Thinking & Feeling

“The world is a tragedy to those who feel, but a comedy to those who think.” Horace Walpole

Thursday, 30 March 2017

When Great Trees Fall

A dear and caring friend posted this to me on Facebook today...
  ❤❤❤

When Great Trees Fall
When great trees fall,
rocks on distant hills shudder,
lions hunker down
in tall grasses,
and even elephants
lumber after safety.
When great trees fall
in forests,
small things recoil into silence,
their senses
eroded beyond fear.
When great souls die,
the air around us becomes
light, rare, sterile.
We breathe, briefly.
Our eyes, briefly,
see with
a hurtful clarity.
Our memory, suddenly sharpened,
examines,
gnaws on kind words
unsaid,
promised walks
never taken.
Great souls die and
our reality, bound to
them, takes leave of us.
Our souls,
dependent upon their
nurture,
now shrink, wizened.
Our minds, formed
and informed by their
radiance,
fall away.
We are not so much maddened
as reduced to the unutterable ignorance
of dark, cold
caves.
And when great souls die,
after a period peace blooms,
slowly and always
irregularly. Spaces fill
with a kind of
soothing electric vibration.
Our senses, restored, never
to be the same, whisper to us.
They existed. They existed.
We can be. Be and be
better. For they existed.
Maya Angelou

3 months today

Dearest Natey.

It is now only/already 90 days, or 3 months, since you left us.

It is not getting any easier. In fact, if anything, it is getting harder and harder. As the enormity and magnitude of it all really sinks in. And also as the small little details come into bright focus and make themselves starkly evident. Little things I hadn't even thought of can become big huge gut-punch things in nano-seconds as the realisation hits me.

The other night a friend posted one of those cute Bored Panda FaceBook posts of 'Childhood Photos Recreated'. You know the ones. Original photos of 3 toddler in the bath, recreated with 3 tall gangling adults squished into the same pose. Or girl with baby brother on her lap, now grown-up with huge twice-her-size brother trying to balance on her lap. They are sweet and sentimental... and as I was looking at them and smiling it hit me. Right in the pit of my stomach. I gasped, barely able to breathe or contain myself, wishing I could un-think the thought I had just had. But I couldn't, and I couldn't look at any more of the photos in the series because there was no funny, sentimental or lightheartedness about them anymore. Because we'd never get to do those with Natey, and my now 10-year running tradition of our annual Christmas hat photos of the boys is suddenly gone forever... paused in time at 2016, and never ever to be the same again. :(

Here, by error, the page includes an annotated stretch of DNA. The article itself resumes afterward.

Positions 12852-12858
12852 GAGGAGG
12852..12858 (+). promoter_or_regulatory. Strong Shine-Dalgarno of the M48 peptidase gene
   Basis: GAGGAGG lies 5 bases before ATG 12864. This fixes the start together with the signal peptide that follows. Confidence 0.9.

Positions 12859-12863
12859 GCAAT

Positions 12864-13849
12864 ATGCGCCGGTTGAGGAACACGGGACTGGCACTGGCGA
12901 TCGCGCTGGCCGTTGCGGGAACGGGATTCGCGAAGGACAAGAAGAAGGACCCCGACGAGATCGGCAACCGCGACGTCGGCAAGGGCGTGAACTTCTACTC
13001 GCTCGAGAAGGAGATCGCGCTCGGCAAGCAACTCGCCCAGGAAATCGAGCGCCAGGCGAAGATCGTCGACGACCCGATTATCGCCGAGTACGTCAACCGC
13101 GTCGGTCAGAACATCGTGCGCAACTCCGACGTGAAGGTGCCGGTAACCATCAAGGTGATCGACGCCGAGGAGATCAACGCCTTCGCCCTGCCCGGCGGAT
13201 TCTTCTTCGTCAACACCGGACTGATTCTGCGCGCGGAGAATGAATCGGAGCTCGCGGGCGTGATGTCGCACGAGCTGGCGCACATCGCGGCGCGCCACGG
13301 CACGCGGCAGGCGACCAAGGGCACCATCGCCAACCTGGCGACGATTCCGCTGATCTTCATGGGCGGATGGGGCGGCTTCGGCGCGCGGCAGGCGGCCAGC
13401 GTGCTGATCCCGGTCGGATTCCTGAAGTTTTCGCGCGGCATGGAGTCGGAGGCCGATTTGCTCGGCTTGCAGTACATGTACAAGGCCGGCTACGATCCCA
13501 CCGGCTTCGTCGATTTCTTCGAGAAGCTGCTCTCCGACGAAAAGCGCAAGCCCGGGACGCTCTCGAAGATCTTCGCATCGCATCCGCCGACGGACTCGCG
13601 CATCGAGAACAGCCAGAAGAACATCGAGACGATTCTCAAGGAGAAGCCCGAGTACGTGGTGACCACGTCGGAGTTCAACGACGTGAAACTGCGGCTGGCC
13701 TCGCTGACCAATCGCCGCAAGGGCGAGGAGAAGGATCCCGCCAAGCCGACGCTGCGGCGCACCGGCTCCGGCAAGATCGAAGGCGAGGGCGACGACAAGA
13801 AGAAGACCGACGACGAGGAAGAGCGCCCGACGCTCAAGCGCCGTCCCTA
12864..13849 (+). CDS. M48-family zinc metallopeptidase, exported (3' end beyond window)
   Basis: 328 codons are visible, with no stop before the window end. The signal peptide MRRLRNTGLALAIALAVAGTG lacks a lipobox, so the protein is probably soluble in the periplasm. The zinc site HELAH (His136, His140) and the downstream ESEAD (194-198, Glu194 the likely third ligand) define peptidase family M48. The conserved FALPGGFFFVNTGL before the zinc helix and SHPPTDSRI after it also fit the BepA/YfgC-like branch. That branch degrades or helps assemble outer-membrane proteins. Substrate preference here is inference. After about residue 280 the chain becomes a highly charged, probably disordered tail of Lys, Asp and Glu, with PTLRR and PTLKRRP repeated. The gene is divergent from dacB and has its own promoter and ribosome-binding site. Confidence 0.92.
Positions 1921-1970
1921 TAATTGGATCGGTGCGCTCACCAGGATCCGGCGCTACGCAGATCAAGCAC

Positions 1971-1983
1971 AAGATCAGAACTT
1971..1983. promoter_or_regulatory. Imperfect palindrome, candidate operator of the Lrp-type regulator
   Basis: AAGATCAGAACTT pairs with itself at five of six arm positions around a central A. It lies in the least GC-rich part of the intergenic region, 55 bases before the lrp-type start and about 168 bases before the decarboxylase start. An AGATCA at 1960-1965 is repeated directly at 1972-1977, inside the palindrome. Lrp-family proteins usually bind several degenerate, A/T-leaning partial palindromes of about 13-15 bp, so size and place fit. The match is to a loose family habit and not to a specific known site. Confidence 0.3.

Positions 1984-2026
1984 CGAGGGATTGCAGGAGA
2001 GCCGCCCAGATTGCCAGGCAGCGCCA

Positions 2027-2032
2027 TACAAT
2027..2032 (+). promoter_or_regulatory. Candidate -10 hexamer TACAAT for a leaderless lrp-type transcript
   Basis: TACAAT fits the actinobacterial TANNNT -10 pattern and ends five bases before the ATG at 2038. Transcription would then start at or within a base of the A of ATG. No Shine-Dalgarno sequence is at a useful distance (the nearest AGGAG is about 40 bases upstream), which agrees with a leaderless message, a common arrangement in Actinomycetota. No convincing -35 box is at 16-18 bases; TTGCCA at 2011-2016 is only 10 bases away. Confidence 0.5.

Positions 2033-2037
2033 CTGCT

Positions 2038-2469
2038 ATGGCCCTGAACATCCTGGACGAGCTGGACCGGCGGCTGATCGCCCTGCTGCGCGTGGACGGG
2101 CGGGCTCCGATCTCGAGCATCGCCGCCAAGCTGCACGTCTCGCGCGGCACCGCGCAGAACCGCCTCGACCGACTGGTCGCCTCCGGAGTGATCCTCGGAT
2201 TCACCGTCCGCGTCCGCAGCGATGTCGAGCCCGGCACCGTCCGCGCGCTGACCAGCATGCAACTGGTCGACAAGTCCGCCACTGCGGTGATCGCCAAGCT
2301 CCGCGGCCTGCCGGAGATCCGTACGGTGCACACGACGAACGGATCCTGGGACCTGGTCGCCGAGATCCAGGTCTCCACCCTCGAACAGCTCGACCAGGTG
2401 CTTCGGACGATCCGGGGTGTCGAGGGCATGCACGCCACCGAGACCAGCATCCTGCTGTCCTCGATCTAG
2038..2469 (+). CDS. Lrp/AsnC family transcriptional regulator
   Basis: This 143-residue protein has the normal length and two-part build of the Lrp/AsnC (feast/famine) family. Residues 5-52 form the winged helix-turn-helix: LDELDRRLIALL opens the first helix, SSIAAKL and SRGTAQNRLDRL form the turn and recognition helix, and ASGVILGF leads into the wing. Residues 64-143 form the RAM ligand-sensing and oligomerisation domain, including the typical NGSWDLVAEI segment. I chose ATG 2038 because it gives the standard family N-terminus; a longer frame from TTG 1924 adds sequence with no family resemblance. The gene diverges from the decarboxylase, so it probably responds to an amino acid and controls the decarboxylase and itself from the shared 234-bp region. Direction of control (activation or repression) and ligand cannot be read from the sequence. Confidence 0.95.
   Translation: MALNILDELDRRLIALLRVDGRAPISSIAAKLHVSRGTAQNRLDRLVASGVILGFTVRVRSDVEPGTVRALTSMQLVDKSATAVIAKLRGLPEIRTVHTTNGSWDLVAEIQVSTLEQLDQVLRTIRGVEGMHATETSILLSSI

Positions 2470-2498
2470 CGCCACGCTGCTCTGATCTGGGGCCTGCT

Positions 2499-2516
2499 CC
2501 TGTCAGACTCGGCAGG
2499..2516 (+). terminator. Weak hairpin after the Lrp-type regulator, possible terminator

All the photos of you dear Natey and all the videos. People wonder if they are hard for me to look at, but the truth is they are not. I love them and I like to immerse myself in them. Because in them is you, and in them is all the happy, present, light, carefree, spontaneous and fun memories of you. Every photos and memory brings a smile. So I don't avoid them, I seek them out. Because that's where I find comfort.

Everywhere else where you aren't, or won't ever be, holds pain, sadness, emptiness, desolation and sorrow. That's the part I find difficult to deal with. The 'what now?'ness off it.

#DoingItForNatey keeps me focused on moving forward, and keeping going. But when I stop I di sometimes wonder, 'What the hell for?' 'Why bother?'

Natey after 90 days I miss you more than ever, and I am struggling to find new meaning and purpose without your smiles and laughs. I wish you would come to me when I dream at least, so I could see you sometimes. For now all I get are my crows. Every day they are there. And I love them, and they are the one thing I hold on to. When I see them I even say out loud 'I see you there' and I smile.

I bumped into an old neighbour last week at the gym. He'd heard the news and offered his condolences when he saw me. I was at a loss for words and feeling so defeated at the time. Not even knowing how to respond, I eventually just said 'I don't even know how it happened....'. Because I really don't. He looked at me and simply said, 'If you knew how it happened, it wouldn't have happened'. It's as simple and complicated, as mundane and profound as that.

I really really wish I knew, because then I would have prevented it.
Natey I wish I knew.

I love you my boy.
I will never forget you.

Monday, 27 March 2017

To an Angel